Loretta Chen, 41, aka Edmund Chen's younger sister and theatre director has recently released Madonnas and Mavericks: Power Women in Singapore. The book profiles 17 women in diverse fields who have contributed to the growth of our nation, including President Halimah Yacob, Paralympic medalist Theresa Goh, and Loretta’s own sister-in-law Xiang Yun. The bubbly and outspoken author, who met a Korean architect in Hawaii and married him two years ago, released her tell-all autobiography Woman On Top in 2014. She shares: “After I moved to Hawaii, I wanted to still stay connected to Singapore, and one option to do that was through writing.” The Hawaii-based adjunct professor adds: “I thought it would be interesting to work on another book where I tell the stories of these strong Singaporean women — their failures, successes, and life lessons learnt. I wanted to feel inspired myself too, and that was why I embarked on this book.”
8 DAYS: Congrats on your new book. How did you shortlist the 17 women, who are from vastly different backgrounds, ranging from fashion and media to sports and politics?
LORETTA CHEN: Shortlisting took some time and effort but one of my criteria was that the list had to be as diverse as possible, [and span] race, religion, age, industries and sexuality. The only thing in common was that they are Singaporeans and women.
Were there any women who were offended that they didn’t make the cut?
If there were women who were offended, I don’t know about it yet! I will know after your article comes out. Let me know if you get any hate mail (laughs).
You spoke to Halimah Yacob before she became President. Did you get a chance to visit the now-famous Yistana, her jumbo flat in Yishun Ave 4?
(Laughs) No, I visited her at her office in Parliament when she was still Speaker of Parliament. Her story left a very deep impression on me. She shared with me how her mother passed away on Polling Day during the General Elections in 2015, and what it was like growing up as one of six children to a single mum. She’s really people-centered and she wanted her chapter in the book to be named ‘The Servant Leader’. It just shows what kind of person she is, and how she’s really someone who puts duty above all else. In the end, I named her chapter ‘The People’s Advocate’. She struck me as a very humble and real person who’s always fighting for people in the working class.
You also interviewed your own sister-in-law, Xiang Yun, for the book.
(Guffaws) Yeah, it felt really weird. It was interesting because the interview was held at home. What was more interesting was what was left unsaid. There are so many things shared between us that I don’t even really need to interview her but we have to pretend that the readers don’t know some things, so I had to ask some blatantly obvious questions (laughs). I knew her so intimately as my sister-in-law in a familiar setting, but during the interview, she also gave me a lot of insight into how the media landscape has radically changed over the years. Listening to her, I was reminded of how humility has served her well, how she has no scandals and is so well-liked by everyone in showbiz. It’s not easy, especially in this industry.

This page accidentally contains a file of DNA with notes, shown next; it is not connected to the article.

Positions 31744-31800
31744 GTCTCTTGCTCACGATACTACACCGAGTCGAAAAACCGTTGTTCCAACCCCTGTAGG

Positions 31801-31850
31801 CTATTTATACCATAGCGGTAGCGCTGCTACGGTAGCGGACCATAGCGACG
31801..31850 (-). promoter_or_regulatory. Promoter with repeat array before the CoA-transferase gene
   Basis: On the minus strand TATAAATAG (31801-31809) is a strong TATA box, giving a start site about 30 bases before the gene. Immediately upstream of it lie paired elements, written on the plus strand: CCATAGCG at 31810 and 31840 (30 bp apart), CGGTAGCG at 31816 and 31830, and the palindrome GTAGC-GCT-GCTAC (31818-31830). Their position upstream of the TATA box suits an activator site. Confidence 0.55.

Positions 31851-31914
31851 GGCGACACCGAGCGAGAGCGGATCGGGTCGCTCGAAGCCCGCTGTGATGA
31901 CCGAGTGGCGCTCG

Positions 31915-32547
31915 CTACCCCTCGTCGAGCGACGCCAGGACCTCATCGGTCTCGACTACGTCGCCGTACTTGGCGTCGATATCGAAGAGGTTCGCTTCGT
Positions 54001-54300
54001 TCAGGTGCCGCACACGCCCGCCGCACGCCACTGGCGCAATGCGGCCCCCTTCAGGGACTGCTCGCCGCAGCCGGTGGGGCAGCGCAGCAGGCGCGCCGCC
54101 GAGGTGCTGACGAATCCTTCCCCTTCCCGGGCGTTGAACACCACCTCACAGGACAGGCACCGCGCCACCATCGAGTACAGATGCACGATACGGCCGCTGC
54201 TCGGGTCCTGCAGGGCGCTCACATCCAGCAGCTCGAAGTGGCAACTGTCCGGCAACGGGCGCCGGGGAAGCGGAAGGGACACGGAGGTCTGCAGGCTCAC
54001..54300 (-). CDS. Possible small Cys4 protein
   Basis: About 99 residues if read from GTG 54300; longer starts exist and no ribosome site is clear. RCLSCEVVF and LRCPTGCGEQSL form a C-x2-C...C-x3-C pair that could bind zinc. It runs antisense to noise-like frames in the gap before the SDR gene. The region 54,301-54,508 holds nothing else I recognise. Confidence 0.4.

Your book is about allowing the voices of women to be heard, which is sort of related to the Harvey Weinstein saga in Hollywood. Have you ever experienced sexual harassment?In fact, I have. It’s so much easier to talk about it now as it happened 17 years ago. I was a young professor at 24 years old, and working in a polytechnic here. This professor in his 30s would hit on me, and often make lewd sexual comments about me or other women, discussing women’s breasts openly. When I raised it to my female boss then, she said it was impossible and that it could never happen just ’cos I was dating a woman at that time. I’m married now, but can you imagine how vulnerable I felt then? I didn’t know who to tell. That’s also one of the reasons I decided to dedicate my life to being an educator. I want to be an informed, wise and compassionate educator, and watch out for my staff and students.
There are many T-shirts with feminist slogans on them. What do you think of this fad?
Any kind of visibility is always great. When you put issues out there in public, it does generate some sort of awareness and it does give a voice to those who are disenfranchised. Social media is powerful in that messages reach us in a way that they couldn’t in the past. On the other hand, yes, I still worry that sometimes things can be politicised, aggravated and exaggerated. But in general, if it achieves some of its objectives for the victims who first spoke out, I think it’s successful in that regard.
What’s one thing you learnt on the job that they never taught in school?
It’s that you have to always take accountability for your actions. What others do to you is their karma, but what you do to others is your own. You can’t change anyone else, but you can certainly create change in yourself. It’s often so easy to put the blame on someone else, but we have every responsibility to choose wisely, and make wise decisions based on what we know.
Madonnas and Mavericks: Power Women in Singapore is available at all major bookstores.